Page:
She decided to study physics. It was in a way good timing – a black American woman had just become the first of her kind to obtain a physics PhD, back in Greene-Johnson’s home state. At Stanford, Greene-Johnson was the only black student in her major, but that did not surprise her. What did matter was the presence of six black PhD students in the department. “I had brothers and sisters galore,” she told me.
She approached them every time she was struggling with a homework problem or needed a friendly face. When she told her academic advisor that she was considering a master’s degree, he encouraged her to reach higher. (Incidentally, this advisor was a white man whose efforts helped Stanford over the next three decades produce several black American physicists with PhDs.)
Five years later, Greene-Johnson returned to the Midwest to begin graduate school at UChicago. There were two other women in her class, both white. No other black graduate students were in the department, despite the university being located in the city’s historic Black South Side.
She joined a research group at the crossroads of physics and chemistry. She remembers her counselor greeting her by saying, “I wanted the other one,” referring to one of the white women in her class. “But you do.” In the following months, Greene-Johnson barely heard from him; he preferred to pass on information through his postdoctoral researcher. At the end of a group meeting where their counselor was on the speakerphone, the postdoc asked, “Is there anything you want to say to the students?” The counselor simply hung up.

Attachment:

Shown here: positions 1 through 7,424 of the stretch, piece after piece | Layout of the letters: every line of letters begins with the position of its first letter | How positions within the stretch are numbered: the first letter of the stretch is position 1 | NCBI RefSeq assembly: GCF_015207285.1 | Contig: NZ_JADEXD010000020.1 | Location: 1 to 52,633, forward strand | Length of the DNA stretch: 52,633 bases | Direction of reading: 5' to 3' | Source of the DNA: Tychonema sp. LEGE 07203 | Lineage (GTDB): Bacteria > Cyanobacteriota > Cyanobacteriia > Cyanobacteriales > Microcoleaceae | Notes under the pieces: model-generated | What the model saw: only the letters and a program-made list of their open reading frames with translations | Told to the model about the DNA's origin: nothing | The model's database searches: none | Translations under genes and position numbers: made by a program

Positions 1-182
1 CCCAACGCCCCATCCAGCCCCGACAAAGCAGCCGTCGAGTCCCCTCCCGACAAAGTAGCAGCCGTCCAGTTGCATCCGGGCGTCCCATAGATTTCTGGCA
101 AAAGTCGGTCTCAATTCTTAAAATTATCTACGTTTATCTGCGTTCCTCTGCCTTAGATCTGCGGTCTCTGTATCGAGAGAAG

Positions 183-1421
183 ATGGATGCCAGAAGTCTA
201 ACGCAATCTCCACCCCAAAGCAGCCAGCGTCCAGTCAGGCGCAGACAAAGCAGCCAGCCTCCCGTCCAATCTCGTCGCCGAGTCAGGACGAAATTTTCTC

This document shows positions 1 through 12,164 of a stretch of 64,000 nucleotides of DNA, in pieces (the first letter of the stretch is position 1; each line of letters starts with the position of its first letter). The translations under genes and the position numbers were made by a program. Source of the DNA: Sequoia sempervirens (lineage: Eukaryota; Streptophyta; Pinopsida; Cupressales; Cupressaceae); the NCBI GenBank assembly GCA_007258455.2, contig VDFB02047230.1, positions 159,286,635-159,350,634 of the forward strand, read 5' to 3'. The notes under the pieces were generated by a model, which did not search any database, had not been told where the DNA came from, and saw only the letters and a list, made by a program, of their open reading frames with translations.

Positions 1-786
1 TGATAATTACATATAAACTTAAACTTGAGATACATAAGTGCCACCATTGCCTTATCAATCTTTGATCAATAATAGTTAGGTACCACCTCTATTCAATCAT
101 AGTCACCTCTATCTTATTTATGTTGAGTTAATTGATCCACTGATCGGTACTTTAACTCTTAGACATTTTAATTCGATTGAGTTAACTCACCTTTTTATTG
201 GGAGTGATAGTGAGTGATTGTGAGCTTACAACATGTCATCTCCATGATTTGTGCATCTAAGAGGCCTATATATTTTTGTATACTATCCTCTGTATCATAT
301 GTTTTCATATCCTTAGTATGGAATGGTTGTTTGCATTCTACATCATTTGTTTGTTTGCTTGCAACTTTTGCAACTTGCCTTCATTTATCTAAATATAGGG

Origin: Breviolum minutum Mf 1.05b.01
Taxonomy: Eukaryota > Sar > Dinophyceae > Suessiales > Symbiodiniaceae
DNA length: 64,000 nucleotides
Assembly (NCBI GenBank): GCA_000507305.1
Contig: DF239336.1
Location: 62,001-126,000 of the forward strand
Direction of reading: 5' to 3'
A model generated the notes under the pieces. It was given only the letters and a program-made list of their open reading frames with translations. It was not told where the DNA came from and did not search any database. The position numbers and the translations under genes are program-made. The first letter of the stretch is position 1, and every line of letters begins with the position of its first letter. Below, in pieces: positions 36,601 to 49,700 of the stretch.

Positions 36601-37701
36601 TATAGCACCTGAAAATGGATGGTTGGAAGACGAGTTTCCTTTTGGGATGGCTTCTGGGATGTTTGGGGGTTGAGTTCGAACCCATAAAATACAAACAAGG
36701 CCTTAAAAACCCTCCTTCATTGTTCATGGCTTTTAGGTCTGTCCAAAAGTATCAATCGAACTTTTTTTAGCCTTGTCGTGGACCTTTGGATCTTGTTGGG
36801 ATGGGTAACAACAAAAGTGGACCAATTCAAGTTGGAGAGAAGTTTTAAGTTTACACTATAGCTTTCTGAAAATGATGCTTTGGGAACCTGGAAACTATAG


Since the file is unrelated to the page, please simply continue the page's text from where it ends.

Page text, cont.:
It was a bad environment for everyone, says Greene-Johnson, but as a black woman, she felt she was “someone to be tolerated.” When she achieved the third highest score on her qualifying exams, she remembers that her advisor reacted with shock at her success.
Nevertheless, he ended up kicking her out of his lab on the assumption that her research was not going fast enough. “It was basically, ‘Clean your desk, and good luck,'” she recalls. Greene-Johnson did not protest. She waited until the rest of the students went to lunch, and quietly she packed her things.
Humiliated, she hid in her apartment. She was in doubt as to what she should do next. She also learned that her counselor had tried to have her scholarship revoked, which would have made it impossible for her to continue in another laboratory. After more than a month away from school, Greene-Johnson decided to regroup. She grabbed coffee with the postdoc, who had recently accepted a position at the nearby Argonne National Laboratory. “You are a good scientist,” he told her. “Come and work for me” – and let the PhD program lie.
Those words were the affirmation she needed. More than anyone else, this postdoc had known Greene-Johnson and the culture of their former lab group well enough to acknowledge that the problem had been with their counselor – not with her. But she still wanted her degree. I’m not leaving until I have toshe remembers thinking.
For the next few weeks, she shopped around for a new advisor, this time paying close attention to the interactions between professors and their students. The one she sat on was remote but neutral – at least he did not expect her to fail. In this new laboratory, she wanted to theorize about how small, gaseous molecules bind to a metal plate.